Presentations demand a strong start.
During a presentation there are three fundamental objections the presenter must overcome. They must establish trust in the presented idea, quickly and clearly identify why people should care about what they are saying, and maybe most importantly establish trust in the presenter.
Remember the dress? How so many people, including this writer, could see the dress as white and gold, when in reality, it was blue and black?
The fact is that we biologically see things differently. Some differences depend on the how the light hits the subject; some on how our eyes (rods and cones) work. Yet to the person who sees the dress as white and gold, that’s what it is. They will react to their “reality” even if it can be proven incorrect.
Right? Left? Wrong?
Do Your Presentations Have the Right Premise?
So why is that important for presenters? Because people in the audience ask themselves these questions:
Q1: “Can I trust the presenter (what I’m seeing)?” If the answer is “No” or “this feels odd” or “I wonder if he’s trying to manipulate me,” any message delivered will be treated with suspicion and subjected to lots of testing.
Q2: “Why should I care what they say?” If the listener does not VERY quickly understand why it is in their interest to listen, they tune out.
Q3: “Is the presenter competent – are they believable?” Without credibility, presenters fail, even if they pass the first two tests.
Use Structure and Process – Right Away
You need to capture attention immediately! A room full of people all thinking about their personal issues and business opportunities means they are not likely to be thinking about your subject. And you need to grab their attention in a way that does not feel threatening or so odd that it leads to distrust.
One great way to do that is to Not Start off telling them about yourself, your education, your experience, your vast array of contacts. Instead, provide some insightful facts or a great story about their industry, their business, or their customers. You’ve shown them that you care enough about them to do some research and understand some crucial things about them, their problems, their opportunities. You’ve started earning trust.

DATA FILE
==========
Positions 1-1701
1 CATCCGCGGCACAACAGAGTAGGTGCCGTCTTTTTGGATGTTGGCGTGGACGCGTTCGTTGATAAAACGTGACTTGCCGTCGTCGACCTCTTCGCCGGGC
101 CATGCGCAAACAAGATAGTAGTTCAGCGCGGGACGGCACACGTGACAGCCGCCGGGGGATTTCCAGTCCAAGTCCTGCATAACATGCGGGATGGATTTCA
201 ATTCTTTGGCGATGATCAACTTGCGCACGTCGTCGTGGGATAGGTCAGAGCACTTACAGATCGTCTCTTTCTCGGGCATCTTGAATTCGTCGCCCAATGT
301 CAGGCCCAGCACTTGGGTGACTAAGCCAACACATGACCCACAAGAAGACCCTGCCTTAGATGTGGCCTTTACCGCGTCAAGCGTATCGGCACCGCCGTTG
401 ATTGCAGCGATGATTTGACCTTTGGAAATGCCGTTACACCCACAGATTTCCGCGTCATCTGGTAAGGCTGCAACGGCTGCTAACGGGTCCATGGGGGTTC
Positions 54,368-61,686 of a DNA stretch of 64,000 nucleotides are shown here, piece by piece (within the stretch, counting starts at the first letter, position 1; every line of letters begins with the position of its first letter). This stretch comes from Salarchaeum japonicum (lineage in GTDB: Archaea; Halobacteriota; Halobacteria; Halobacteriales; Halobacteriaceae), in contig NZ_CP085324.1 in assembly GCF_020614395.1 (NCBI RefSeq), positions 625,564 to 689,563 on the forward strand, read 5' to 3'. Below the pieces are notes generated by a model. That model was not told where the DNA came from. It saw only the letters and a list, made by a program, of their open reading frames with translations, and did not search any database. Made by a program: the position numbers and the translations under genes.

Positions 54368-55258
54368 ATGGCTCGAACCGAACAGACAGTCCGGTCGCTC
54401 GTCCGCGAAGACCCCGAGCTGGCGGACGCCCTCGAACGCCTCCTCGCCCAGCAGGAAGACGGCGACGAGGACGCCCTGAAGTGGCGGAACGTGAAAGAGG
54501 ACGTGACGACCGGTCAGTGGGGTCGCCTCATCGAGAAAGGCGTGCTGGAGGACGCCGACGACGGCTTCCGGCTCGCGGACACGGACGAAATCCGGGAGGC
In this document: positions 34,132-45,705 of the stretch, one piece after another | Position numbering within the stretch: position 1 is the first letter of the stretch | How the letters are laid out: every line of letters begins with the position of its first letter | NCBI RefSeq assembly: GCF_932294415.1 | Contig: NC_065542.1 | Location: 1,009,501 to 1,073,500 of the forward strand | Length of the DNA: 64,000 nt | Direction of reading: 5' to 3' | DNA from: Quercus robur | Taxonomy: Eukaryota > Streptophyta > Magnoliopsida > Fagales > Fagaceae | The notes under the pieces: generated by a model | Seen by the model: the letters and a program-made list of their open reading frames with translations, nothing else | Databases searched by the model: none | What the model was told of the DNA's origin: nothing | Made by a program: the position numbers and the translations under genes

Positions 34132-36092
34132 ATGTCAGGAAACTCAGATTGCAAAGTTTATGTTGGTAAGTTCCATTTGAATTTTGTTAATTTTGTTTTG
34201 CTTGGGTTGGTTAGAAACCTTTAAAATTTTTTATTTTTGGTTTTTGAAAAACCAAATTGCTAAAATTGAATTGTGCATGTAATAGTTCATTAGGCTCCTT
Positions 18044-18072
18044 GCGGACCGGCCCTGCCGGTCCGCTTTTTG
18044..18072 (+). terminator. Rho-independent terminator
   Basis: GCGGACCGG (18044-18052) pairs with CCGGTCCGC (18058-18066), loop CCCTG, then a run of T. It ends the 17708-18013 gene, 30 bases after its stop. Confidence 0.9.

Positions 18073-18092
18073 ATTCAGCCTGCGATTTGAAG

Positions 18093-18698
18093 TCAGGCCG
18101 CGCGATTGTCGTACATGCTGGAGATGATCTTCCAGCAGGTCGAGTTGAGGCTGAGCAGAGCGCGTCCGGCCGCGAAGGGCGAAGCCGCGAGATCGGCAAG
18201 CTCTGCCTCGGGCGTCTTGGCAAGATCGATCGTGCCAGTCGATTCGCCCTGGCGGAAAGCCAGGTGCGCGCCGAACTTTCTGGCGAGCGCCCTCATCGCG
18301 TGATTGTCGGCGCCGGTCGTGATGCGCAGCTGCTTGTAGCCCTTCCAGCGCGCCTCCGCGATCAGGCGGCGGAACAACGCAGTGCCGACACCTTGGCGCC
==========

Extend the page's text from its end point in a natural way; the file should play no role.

You can capture interest with a clever and short video with just the tiniest introduction, such as “let’s get off to a strong start with this short video that I think will hit home”. Videos grab and audience's attention at multiple levels.
It gives you an opportunity to discuss the key ideas with people by asking a good question as follow-up. You can get immediate audience participation. This effort to relate often generates reciprocity – since you cared enough to start off with effort to relate to them, they will make the effort to relate to you.
Either of the above approaches should help you build your credibility as well. By structuring your opening to include very specific information that the audience already believes, you have tied yourself to their beliefs in a positive way. You’ve gotten them to suspend negative judgment and go along with you as you begin to move along the path of your presentation toward your objectives.
Don’t Waste Your First Impression
Carefully constructing your opening remarks will pay off – not just a little – but with a huge ROTI – return on time invested.
Practice is the key. You don’t need to rehearse your entire presentation to perfection – but you do need to have your opening as close to perfect as you have time to make it. Knowing your opening remarks cold, your first two minutes will give you confidence, will begin winning over the audience, and will set up the rest of the presentation as one people will want to hear and not just endure.